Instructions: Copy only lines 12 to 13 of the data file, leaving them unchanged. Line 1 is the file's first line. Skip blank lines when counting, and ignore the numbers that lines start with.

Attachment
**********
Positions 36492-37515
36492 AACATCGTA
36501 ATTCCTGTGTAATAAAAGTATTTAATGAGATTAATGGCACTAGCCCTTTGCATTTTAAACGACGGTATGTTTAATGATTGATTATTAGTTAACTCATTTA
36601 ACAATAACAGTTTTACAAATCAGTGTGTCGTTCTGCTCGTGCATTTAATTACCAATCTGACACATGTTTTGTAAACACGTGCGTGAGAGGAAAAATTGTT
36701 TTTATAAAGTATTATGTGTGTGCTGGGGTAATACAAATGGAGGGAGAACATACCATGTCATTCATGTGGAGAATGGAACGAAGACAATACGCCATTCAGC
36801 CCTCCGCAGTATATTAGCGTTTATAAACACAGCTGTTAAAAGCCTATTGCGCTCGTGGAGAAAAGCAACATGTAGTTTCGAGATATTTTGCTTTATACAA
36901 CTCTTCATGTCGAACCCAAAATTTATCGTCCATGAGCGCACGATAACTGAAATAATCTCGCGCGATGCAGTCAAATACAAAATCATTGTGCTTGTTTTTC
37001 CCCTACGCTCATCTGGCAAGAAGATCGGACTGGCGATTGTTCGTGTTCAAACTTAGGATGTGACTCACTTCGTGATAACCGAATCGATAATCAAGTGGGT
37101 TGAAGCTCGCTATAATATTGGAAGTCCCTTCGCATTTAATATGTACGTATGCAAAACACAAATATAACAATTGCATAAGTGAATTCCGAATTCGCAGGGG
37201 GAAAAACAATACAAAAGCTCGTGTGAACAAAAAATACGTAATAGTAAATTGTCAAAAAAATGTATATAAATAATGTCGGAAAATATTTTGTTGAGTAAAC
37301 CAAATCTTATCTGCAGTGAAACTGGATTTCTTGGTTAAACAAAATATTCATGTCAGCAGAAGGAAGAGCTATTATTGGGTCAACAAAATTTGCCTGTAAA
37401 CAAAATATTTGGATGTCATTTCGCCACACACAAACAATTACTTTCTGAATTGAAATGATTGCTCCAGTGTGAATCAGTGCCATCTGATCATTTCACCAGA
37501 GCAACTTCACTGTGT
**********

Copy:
37401 CAAAATATTTGGATGTCATTTCGCCACACACAAACAATTACTTTCTGAATTGAAATGATTGCTCCAGTGTGAATCAGTGCCATCTGATCATTTCACCAGA
37501 GCAACTTCACTGTGT